Tarquinia, like Cerveteri, has numerous impressive tombs left behind by the Etruscans as well as a museum with an extensive collection of artifacts.  The Museo Nazionale Tarquinense is located in the 15th century Palazzo Vitelleschi.  It contains Etruscan art and objects dating back between the 6th and 3rd centuries.  It also houses stone sarcophagi, Corinthian and Attic ceramics, coins and jewelry, bronze mirrors with Etruscan etchings, and the Two-Winged Horses.

About twenty minutes away from the museum is the Monterozzi Necropolis, spanning six kilometers.  Despite the large amount of tombs, only a fifteen are open for viewing (sometimes only one at a time).  These tombs are notable for their painted walls that reveal aspects of life, death, and religious beliefs.  Some of the popular painted tombs are the Tomba dei Giocolieri and the Tomba dei Tori.  If you’re going during the summer months, you might want to take a taxi to these tombs because the sun can become extremely hot and uncomfortable.


Tomba del Sirena Sovana

Etruscan Necropolis Tomba del Sirena, Sovana Italy

In the Fiora River Valley is the quiet little village of Sovana.  You will find the traditional Etruscan tombs: Tomba del Sileno, Tomba del Sirena, Tomba Pisa, and Tomba Pola.  But you will also discover one of the most incredible mausoleums at the Tomb of Ildebranda, which is at the foot of the village.  This tomb is part of the Citta del Tufo Archaeological Park.  (If you want to visit another archaeological park, take a half hour drive south to the Vulci Archaeological Park.)

However, the most extraordinary part of Sovana is the “sunken roads” nearby.  These roads, or via cave, were carved through the volcanic rock, making forty-foot walls, which are now covered in moss.  It is a truly magical experience to wander through these roads while contemplating how these mysterious Etruscans contrived these architectural masterpieces.

What is your favorite place to go to find Etruscan ruins?  Museums or tombs? What are your favorite types of ruins?

Written by : Laura Photo Credits : Nixdorf / Almare / GDelhey / Xavier de Jaureguiberry / PhillipC / AlMare / SidVics

  • User Gravatar
    Lisa Bergren
    August 24th, 2010

    Cool! We went to Sovana last fall and I loved the roads were my favorite part–I could almost see the burial/funeral processionals. I’m writing a new teen time travel series in which two girls places their hands on prints in an Etruscan tomb and find themselves back in medieval Italy. So I have a thing for the Etruscans… :-)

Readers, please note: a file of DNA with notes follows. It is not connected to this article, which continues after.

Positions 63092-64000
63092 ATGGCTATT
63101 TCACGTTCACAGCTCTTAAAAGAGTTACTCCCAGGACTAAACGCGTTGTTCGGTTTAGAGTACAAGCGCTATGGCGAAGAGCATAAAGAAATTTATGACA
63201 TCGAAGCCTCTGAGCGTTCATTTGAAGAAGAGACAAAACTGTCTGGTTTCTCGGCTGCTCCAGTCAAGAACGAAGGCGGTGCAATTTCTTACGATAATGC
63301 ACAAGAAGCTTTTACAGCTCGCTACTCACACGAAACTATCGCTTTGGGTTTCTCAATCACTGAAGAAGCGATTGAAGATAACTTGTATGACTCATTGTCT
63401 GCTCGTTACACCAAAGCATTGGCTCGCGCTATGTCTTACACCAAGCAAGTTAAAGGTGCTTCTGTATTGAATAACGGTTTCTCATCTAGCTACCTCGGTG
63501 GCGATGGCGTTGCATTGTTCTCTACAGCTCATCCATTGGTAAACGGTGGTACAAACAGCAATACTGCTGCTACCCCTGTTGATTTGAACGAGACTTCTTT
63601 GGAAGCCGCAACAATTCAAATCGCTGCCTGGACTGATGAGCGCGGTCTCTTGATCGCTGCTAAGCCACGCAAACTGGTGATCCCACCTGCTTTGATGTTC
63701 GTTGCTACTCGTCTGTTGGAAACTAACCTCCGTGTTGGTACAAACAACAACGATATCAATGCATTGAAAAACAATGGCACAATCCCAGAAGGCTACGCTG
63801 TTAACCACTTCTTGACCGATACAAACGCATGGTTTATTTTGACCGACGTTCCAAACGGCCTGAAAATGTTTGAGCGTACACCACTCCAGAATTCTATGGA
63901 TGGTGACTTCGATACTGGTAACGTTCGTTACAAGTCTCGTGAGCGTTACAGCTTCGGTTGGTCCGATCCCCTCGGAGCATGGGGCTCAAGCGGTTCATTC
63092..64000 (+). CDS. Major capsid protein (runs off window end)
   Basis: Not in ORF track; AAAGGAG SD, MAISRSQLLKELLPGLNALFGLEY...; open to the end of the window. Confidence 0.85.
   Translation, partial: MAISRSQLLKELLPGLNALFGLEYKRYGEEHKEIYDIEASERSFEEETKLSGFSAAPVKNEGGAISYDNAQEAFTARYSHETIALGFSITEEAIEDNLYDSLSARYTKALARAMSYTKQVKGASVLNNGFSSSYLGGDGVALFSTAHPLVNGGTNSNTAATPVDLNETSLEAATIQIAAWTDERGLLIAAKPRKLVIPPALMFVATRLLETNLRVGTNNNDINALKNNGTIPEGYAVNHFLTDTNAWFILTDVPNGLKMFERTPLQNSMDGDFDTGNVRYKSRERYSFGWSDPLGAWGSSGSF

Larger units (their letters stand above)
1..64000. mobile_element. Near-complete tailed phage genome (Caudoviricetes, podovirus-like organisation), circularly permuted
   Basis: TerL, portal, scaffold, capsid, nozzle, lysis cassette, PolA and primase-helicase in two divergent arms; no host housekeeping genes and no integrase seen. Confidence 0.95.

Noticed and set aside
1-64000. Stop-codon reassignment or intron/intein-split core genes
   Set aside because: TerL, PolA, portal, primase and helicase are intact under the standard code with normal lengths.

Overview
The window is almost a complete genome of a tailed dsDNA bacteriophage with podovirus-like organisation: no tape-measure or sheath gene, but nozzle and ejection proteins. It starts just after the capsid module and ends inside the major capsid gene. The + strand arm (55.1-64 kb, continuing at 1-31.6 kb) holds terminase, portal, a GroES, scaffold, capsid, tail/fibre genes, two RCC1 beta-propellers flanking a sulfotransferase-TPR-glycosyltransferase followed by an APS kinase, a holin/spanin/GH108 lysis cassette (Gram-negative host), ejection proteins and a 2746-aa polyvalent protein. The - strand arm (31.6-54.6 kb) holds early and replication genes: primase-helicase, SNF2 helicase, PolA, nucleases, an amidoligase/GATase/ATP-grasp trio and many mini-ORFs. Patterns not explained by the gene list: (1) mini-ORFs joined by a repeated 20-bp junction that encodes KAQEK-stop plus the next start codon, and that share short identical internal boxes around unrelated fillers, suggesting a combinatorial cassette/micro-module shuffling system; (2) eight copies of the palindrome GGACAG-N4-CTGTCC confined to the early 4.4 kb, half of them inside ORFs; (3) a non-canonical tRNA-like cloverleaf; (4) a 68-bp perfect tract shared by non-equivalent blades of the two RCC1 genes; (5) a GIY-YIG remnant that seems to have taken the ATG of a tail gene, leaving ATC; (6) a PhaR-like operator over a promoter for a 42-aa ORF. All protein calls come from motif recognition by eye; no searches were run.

Sovana does sound nice and your series idea sounds so fun and cool Lisa!

  • User Gravatar
    Lisa Bergren
    August 24th, 2010

    Eegads, I should have coffee before I comment on blogs…Edit before submitting, Lisa, edit before submitting…

  • User Gravatar
    August 25th, 2010

    How cool! I hadn’t heard of any of these places–I’ve only seen ruins in Rome. I can’t wait to make it out to these smaller towns and see things like this. The entrance to the necropolis in Vetulonia looks so eerie! The sunken roads of Sovana sound fantastic, too.

    I know, it’s hard to decide which one to visit first :)

  • User Gravatar
    Gloria - Casina di Rosa
    August 26th, 2010

    Roselle, near Grosseto, is also interesting. It’s a “city” not a necropolis but it’s quite impressive and some historians call it “the Etruscan Pompei”, even if the comparison is a bit too much. I guess they refer to the importance (both for quality and quantity) of the findings.

    Volterra is also very interesting for lovers of Etruscan history and culture.

    Lovely article as usual!

    Thanks for the tips on the other places great Gloria!

  • User Gravatar
    Lenora Boyle
    August 26th, 2010

    Thanks for this post! After I teach my Italy Retreat in the Cinque Terre, I will study the Italian language in a town near Orvieto, so I will definitely explore your suggestions. I thought Orvieto was only the center of beautiful pottery. Can’t wait.

    Perfect timing then. I hope you enjoy your explorations :)

  • User Gravatar
    Michael Hodson
    October 14th, 2010

    Any excuse to go to Italy — or hell, even think about going to Italy — is good in my book. Lovely pictures. Thanks!

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    Judy Davies
    January 5th, 2011

    This looks so good, just what we were hoping tovisit, but how far from Rome?

  • User Gravatar
    holiday in italy
    April 1st, 2011

    Everywhere in Italy it is possible to find history! romans, arabs, and etruscan is a very interesting one! another reason to visit this wonderful country…

  • User Gravatar
    Sanjana @ Green Global Travel
    May 19th, 2015

    Very interesting post! Great pictures, thanks for sharing!